There is not another martial artist who had a more memorable year than Martin “The Situ-Asian” Nguyen.
The 28-year-old Vietnamese-Australian athlete started 2017 as a competitor who was on the cusp of title contention, and concluded the year as ONE Championship’s first, and only, two-division world champion.
In August, he avenged his lone career loss by knocking out undefeated titleholder Marat “Cobra” Gafurov for the ONE Featherweight World Championship, and then in his encore performance, he knocked out Eduard “Landslide” Folayang to take the ONE Lightweight World Championship.
Although Nguyen was considered the underdog in both bouts, he made a strong statement.
“That statement,” he begins, “is to never count me out. If you do, then you have already lost.”
“The Situ-Asian” had a history-defining year, but expects to top it. In an exclusive interview, the humble champion reflects on his favorite moments, talks about becoming a two-division world champion, and unveils his ambitious plan for 2018.
ONE: When you got your title shot against Gafurov in August, people labelled you as the underdog. What were your emotions at that time?
Martin Nguyen: Me and the team were very confident. Throughout event week and training camp, I said: “Boys, we are going to do this together. This is the stepping stone for our team (KMA Top Team), and this is our chance to have a world champion at our school.” So everyone stepped it up a notch.
In terms of event week, when we were preparing for the match, during the sweat-out sessions and on the day of the match, I said no matter what, this guy is not going to win. He can take my back, and I guarantee he will not submit me.
I guaranteed it to everyone I spoke to — Mitch Chilson, Michael Schiavello, all of them. I said: “Mark my words, this guy is going to get knocked out. I just had the confidence. I knew we put everything into this one, and I felt like he did not prepare as he should have. But it is what it is. I was the better man that day.
That led to the first-ever world champion showdown against former ONE Lightweight World Champion Eduard Folayang in his stomping grounds of Manila, Philippines. You were the underdog yet again, but what was it like walking to the cage and trying to defeat him?
Usually if it is someone I do not like, or someone I have such high competitiveness against, then I will boast about it over social media. But Eduard is a very good friend of mine, and I like to show him that respect. I know he wants to move forward, and this is me helping him move forward as well.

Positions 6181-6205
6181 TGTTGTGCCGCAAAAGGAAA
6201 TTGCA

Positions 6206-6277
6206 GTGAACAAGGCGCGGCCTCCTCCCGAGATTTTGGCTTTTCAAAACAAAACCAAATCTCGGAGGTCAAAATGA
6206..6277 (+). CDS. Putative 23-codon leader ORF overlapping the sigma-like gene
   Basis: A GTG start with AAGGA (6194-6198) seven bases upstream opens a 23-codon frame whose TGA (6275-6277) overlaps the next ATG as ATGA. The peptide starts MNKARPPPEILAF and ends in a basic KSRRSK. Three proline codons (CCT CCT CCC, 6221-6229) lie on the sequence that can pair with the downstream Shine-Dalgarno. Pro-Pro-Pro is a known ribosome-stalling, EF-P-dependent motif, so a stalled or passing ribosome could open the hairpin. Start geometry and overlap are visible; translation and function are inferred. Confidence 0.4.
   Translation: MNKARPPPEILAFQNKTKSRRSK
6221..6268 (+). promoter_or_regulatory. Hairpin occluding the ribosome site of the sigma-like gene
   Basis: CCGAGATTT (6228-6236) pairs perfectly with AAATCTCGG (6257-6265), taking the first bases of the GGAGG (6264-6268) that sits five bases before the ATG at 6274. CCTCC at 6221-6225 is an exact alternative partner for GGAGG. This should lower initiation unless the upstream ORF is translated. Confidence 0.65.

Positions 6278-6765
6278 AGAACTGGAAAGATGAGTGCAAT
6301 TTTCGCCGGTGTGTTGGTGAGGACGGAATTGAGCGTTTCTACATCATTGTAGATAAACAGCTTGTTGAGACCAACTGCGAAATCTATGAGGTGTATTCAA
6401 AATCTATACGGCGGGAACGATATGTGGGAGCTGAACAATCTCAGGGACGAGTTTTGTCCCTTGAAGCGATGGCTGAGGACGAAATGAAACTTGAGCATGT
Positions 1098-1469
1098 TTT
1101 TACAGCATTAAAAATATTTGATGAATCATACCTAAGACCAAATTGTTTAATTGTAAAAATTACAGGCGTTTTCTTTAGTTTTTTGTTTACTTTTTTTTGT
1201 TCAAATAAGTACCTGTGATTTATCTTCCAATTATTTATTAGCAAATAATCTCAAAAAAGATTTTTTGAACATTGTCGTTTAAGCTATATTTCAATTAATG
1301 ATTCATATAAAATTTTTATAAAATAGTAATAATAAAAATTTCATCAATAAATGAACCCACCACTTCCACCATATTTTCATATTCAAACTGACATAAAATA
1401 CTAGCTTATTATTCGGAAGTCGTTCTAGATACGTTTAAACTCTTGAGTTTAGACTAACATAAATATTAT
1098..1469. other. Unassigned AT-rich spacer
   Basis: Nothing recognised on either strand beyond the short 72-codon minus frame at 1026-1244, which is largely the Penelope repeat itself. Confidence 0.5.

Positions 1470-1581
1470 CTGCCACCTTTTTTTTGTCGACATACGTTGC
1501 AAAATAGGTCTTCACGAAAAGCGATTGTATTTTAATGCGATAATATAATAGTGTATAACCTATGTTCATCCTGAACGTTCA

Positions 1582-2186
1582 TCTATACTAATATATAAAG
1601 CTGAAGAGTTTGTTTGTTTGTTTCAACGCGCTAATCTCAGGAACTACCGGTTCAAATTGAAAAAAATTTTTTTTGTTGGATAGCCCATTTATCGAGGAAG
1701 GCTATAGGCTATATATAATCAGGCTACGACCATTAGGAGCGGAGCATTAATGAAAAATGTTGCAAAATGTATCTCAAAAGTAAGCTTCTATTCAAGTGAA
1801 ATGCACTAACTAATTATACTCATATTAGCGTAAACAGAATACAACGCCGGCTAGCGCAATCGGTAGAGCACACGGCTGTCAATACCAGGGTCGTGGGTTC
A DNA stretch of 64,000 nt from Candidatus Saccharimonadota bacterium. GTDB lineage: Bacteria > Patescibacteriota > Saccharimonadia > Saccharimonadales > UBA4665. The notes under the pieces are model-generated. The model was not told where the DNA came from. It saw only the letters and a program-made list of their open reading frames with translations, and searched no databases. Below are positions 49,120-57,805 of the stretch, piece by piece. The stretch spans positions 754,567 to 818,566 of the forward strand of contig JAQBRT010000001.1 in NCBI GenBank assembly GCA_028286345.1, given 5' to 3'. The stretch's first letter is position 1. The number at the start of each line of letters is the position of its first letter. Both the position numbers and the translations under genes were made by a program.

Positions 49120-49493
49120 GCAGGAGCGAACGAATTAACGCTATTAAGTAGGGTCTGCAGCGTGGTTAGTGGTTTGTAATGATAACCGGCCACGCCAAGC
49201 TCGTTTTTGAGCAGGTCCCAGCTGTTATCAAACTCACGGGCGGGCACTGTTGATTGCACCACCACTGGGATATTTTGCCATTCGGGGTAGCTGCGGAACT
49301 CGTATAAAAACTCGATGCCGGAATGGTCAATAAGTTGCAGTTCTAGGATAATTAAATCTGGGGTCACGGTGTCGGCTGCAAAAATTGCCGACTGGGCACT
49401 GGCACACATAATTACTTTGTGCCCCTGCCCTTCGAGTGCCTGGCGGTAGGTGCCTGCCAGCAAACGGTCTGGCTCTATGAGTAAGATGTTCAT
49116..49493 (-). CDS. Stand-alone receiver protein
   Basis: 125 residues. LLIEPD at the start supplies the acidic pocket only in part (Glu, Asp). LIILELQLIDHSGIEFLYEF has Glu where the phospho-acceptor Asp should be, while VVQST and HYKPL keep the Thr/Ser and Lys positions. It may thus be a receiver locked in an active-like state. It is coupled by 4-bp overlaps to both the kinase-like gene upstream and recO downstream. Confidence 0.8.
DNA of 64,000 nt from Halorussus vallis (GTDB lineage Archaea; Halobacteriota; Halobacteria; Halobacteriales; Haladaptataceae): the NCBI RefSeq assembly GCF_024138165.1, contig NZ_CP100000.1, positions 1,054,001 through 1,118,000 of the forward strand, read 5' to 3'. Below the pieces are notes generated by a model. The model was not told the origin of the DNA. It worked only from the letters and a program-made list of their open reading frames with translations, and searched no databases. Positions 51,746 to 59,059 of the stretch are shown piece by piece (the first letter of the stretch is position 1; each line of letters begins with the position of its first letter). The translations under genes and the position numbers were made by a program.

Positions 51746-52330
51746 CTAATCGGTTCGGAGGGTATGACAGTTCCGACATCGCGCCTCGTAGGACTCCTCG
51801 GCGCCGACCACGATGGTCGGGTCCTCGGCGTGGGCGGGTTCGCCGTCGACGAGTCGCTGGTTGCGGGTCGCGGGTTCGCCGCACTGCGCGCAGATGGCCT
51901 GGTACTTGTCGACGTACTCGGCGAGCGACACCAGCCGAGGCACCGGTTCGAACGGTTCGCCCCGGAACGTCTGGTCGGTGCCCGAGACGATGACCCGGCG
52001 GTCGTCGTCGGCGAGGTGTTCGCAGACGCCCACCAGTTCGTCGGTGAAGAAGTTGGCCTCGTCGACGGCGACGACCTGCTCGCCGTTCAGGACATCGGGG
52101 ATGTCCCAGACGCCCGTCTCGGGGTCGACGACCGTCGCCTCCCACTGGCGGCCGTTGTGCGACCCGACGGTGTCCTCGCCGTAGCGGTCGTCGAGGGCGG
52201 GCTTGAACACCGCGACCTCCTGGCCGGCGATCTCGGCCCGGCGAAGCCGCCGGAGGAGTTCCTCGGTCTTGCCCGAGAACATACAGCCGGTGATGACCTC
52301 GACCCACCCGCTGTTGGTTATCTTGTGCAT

In terms of what happened that night, I was the 10-1 underdog. There were 20,000 people up against me, so walking out to the cage, it was silent. It was dead silent. When he walked out, I went deaf.
Regardless of what anyone thought, I was the underdog throughout my whole career, but that never made a difference to me. I had a job, I knew how to execute it, and it was only a matter of time.
That knockout was astonishing. You caught Folayang in mid-spin and connected with a clean overhand right. Tell me a little bit about that. Did you make any in-match adjustments to land that punch?
If you watch a few spins before that, you can see I actually read his spins. I stepped to the one side, but did not strike. So ok, now I got the motion, now I got the flow, and here is where I am going to execute it.
A couple of spins before that, I studied him, and that last spinning back kick he threw, I stepped to the right side, so I knew where I needed to be. I did not think he would know what was coming next, and then he threw it again, and that is when I landed the punch.
Between all the landmark moments you have enjoyed, be it returning to Vietnam or winning the title, what has been your favorite memory over the past year?
Avenging the only loss of my career to Marat. Being counted out, I put everything into it. I said: “I have to win this match, that’s it.” This is the guy who is counting me out because he took me out so quickly in the first match.
He was not training as hard as he thought he should, because he thinks it was going to be an easy match. But I was oozing confidence. I said that I would knock him out, and he would not submit me.
How has your life changed since winning both the featherweight and lightweight world titles?
I have been getting a lot of recognition, obviously being in the handful of martial artists who have won two world titles. So I am getting a bit more recognition, and the fame is there, but thanks to ONE Championship, I am able to spend more time with my family. Everything has changed, but I am the same person.
Your confidence level must have gotten a boost though, right?
It is still the same. I knew I was going to get my chance. I set my goals, and when I put my head down and work hard, I will do everything I can to achieve them. I am the same person in January as I am now.
I just have a target on my back now. People are calling me out left, right, and center, and it is time for me to defend my legacy. After I make history again, I will start defending.
Well, when you started 2017, your goal was to become a two-division world champion. But now, what are your goals for 2018?
The goals for 2018 are to win the ONE Bantamweight World Title, and then defend all three titles at least once.
How I have sorted it is, I am going to win the bantamweight title, then I will defend the bantamweight title because I will be around the same weight. And then, I will move up to featherweight, and as it comes to the end of the year, I can start eating.